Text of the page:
The incumbency effect is hurting the Tories, not helping them

Local MPs aren’t helping the Tories overcome the great disadvantage our unreformed boundaries deal them.

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In a recent piece, the Times columnist Danny Finkelstein suggested that:

“Although everyone thinks the Tories need a lead to eliminate their disadvantage from constituency boundaries, this fails to take account of the advantage that new incumbents have in their first run for re-election. The best estimate is that these two effects cancel each other out.”

Conservatives shouldn’t be so reassured.

We have created something that allows you to translate the latest polling numbers into how many seats each party will win on election day. It shows quite how disadvantaged the Tories are under the boundaries.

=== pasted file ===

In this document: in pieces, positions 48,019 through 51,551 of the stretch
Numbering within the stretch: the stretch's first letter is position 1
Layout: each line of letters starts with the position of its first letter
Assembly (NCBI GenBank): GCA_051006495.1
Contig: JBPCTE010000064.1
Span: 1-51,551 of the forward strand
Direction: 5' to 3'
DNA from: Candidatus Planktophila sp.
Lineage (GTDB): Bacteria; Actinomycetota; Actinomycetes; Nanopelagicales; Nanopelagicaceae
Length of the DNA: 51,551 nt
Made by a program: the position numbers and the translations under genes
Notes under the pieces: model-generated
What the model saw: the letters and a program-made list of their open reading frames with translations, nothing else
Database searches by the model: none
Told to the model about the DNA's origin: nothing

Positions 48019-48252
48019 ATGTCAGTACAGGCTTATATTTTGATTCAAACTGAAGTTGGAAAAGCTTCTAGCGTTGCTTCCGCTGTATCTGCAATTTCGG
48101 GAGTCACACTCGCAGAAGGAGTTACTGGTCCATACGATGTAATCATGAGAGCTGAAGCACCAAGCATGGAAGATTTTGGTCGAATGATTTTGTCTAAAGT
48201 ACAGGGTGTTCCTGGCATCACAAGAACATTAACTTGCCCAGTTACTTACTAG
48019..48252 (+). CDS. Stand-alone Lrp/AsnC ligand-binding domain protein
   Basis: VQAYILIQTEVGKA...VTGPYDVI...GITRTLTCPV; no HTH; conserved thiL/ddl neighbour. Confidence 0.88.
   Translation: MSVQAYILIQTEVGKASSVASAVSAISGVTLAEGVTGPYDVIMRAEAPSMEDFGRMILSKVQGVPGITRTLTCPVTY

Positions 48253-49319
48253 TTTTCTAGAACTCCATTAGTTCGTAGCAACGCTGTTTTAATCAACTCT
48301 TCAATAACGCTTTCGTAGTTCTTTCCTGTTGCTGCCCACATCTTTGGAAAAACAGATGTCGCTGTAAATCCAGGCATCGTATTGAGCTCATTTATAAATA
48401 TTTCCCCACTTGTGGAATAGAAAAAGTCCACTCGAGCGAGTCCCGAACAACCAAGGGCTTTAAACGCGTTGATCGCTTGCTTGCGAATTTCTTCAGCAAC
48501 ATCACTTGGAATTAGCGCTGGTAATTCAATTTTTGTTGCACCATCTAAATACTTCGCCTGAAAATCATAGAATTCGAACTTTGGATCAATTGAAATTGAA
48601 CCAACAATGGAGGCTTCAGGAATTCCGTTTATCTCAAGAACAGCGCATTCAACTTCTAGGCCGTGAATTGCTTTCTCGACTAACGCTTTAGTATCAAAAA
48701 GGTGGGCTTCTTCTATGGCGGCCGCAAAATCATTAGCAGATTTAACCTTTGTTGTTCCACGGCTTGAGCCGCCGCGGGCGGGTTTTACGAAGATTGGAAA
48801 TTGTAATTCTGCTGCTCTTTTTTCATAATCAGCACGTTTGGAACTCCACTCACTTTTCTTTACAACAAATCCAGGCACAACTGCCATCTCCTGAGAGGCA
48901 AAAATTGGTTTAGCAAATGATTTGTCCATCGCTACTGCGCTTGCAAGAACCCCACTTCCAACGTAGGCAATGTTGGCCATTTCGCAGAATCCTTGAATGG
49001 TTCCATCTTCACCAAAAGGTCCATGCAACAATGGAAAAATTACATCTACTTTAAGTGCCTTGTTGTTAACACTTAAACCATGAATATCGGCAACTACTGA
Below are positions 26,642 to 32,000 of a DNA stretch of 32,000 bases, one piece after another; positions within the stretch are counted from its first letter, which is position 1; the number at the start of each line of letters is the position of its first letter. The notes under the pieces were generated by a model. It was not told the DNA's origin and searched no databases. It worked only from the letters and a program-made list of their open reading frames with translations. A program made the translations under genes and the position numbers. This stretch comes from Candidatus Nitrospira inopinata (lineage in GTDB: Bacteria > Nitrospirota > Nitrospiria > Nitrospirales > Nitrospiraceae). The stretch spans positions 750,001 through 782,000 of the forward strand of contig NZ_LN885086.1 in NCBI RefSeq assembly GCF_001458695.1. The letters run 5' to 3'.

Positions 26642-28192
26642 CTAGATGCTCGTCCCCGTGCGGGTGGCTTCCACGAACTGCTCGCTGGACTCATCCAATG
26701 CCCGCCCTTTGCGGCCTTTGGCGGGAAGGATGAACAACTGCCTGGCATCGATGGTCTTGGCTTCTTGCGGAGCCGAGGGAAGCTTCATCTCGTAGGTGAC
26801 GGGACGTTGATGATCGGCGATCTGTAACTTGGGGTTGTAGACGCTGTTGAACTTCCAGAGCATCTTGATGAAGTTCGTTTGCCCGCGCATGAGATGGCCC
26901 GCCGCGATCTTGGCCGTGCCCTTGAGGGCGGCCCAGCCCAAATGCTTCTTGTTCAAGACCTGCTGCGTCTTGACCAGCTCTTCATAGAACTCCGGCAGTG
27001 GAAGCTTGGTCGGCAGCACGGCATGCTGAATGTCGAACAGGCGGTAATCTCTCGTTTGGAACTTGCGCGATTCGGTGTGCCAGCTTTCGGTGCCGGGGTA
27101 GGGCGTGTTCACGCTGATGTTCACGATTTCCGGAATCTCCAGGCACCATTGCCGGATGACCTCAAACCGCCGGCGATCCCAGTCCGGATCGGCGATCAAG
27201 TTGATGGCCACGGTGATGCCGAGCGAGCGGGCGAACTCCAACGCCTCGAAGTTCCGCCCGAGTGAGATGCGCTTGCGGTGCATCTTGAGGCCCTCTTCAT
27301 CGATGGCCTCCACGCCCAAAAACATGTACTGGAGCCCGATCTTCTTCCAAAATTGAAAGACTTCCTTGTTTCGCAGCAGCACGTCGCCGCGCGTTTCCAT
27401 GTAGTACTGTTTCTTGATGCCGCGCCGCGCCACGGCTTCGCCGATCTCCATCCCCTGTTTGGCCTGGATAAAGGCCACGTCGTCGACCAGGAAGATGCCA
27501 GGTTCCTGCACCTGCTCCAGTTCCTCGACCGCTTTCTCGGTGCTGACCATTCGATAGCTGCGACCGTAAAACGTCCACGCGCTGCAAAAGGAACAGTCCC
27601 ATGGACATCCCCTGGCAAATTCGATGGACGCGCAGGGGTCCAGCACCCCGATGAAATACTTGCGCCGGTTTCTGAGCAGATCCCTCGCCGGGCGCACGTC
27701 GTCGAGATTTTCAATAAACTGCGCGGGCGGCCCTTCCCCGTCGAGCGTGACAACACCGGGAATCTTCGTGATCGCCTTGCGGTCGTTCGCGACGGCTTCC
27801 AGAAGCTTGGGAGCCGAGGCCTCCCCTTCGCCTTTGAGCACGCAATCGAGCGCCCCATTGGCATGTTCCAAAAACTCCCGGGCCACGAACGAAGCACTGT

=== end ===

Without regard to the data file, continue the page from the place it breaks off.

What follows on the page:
In a system where no one party was disadvantaged, two parties would get roughly the same number of seats if they got the same number of votes.

But because of the way Britain’s constituencies work, Labour would win between 35 to 40 more seats if it tied with the Tories. In the graph below, figures have been held constant for the Lib Dems and UKIP at 8 per cent, and those for other parties adjusted to make 100 per cent.

Not changing the boundaries in this parliament was a catastrophic error for the Conservative Party. It has to win nearly 40 per cent of the vote to win a majority – but no party has done that since 2001.

The Tories haven’t won a majority for 22 years and it’s hard to see that changing now that Ukip commands 10-15 per cent of the vote.

Continue to to read the rest of this story.

Harry Lambert was the editor of May2015, the New Statesman's election website.